SOME LIKE IT HOT
December 18, 2022
Hallelujah! A smart, entertaining, boisterous musical landed on Broadway. Some Like It Hot directed and choreographed by the masterful Casey Nicholaw soars at the Shubert Theater. The brilliant mixed cast tosses zingers worthy of Chris Rock, Lindy Hops their hips off, sing to the rafters and swing that 1930's jazz music off the charts.
Originally a wildly popular Billy Wilder film, Some Like It Hot starred the inimitable Jack Lemmon, Tony Curtis and Marilyn Monroe. Hard to top? Perhaps. Yet, the Broadway transformation renovated by Matthew Lopez and Amber Ruffin injects freshness into an old-fashioned musical, the likes of which we haven't seen in ages.
Chased by an AL Capone-style thug after witnessing a murder, two itinerant jazz musicians Joe (Christian Borle) and Jerry (J. Harrison Ghee) disguise themselves as females and join an all-female jazz band featuring the gorgeous vocalist Sugar (Adriana Hicks). When the vulnerable star Sugar sings, she stands behind an oversized microphone, breaks at the waist, tilting her torso forward and exerting an uncommon sensuality.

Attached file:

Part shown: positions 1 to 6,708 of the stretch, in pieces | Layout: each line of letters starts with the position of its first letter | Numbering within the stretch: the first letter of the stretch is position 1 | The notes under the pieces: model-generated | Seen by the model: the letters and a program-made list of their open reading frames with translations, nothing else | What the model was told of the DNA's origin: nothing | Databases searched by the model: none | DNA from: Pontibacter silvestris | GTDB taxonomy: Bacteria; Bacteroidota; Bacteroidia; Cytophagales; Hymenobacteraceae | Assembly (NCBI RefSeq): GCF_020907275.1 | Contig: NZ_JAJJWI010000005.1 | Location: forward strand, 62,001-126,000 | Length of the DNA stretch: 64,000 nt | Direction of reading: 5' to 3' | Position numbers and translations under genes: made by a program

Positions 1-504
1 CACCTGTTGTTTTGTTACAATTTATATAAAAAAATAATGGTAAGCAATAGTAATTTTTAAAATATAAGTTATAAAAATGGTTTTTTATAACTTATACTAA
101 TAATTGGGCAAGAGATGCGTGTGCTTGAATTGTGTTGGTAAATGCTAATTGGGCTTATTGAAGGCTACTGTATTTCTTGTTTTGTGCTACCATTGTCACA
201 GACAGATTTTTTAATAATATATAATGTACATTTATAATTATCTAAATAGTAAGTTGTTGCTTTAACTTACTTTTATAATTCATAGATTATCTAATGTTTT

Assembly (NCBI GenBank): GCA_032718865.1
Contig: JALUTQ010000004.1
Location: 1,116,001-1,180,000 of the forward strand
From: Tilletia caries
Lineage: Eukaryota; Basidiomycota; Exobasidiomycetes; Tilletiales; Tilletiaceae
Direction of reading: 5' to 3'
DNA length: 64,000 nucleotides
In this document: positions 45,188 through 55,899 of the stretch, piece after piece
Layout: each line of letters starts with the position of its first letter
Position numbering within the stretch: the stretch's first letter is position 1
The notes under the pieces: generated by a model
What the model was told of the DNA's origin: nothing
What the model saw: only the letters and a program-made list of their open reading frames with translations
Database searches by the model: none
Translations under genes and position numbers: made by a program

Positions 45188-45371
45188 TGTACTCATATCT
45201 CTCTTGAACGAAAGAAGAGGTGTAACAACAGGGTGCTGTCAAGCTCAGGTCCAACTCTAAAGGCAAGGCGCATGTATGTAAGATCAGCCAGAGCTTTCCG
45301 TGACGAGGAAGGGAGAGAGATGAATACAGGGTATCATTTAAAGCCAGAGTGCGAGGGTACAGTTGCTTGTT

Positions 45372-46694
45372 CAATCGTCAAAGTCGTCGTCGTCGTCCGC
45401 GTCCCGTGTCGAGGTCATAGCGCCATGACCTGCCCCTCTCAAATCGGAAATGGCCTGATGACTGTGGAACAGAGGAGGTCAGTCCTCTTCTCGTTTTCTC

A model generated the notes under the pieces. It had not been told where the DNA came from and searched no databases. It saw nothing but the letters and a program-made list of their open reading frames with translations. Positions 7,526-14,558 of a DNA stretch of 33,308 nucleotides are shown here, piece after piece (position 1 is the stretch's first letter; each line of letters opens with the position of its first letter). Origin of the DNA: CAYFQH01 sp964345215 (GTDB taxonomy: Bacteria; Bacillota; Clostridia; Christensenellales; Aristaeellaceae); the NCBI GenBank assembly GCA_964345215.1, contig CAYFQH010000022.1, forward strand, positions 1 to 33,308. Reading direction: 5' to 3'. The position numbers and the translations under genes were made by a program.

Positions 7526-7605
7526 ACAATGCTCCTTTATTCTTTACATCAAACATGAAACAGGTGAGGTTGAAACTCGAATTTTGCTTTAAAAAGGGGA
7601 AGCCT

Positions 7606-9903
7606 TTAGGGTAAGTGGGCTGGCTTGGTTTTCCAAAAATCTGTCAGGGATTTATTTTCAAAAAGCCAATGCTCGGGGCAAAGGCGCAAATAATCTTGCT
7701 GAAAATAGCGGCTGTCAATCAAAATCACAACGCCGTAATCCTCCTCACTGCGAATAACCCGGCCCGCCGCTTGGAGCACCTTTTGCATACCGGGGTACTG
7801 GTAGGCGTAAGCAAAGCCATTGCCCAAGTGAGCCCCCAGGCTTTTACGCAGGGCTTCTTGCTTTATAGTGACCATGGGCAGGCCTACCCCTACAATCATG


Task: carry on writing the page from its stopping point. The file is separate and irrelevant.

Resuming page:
Entranced by Sugar, Joe dons a wealthy "male" disguise in order to woo her, while Jerry finds they feel very comfortable communing inside female society. In a manically funny turn, the eccentric millionaire, Osgood Fielding III (Kevin Del Aguila) is smitten by Jerry who finds his attention pleasing.
In a new twist, Osgood reveals he's really Mexican and takes the ladies for a flashy night across the border. His delicious vocal delivery melts into an implausibly rubbery physicality and Latin dance pizazz. In truth, the whole ensemble shines, sending the audience out the door smiling and humming the knock-out songs by Marc Shaiman and Scott Wittman.
EYE ON THE ARTS, NY -- Celia Ipiotis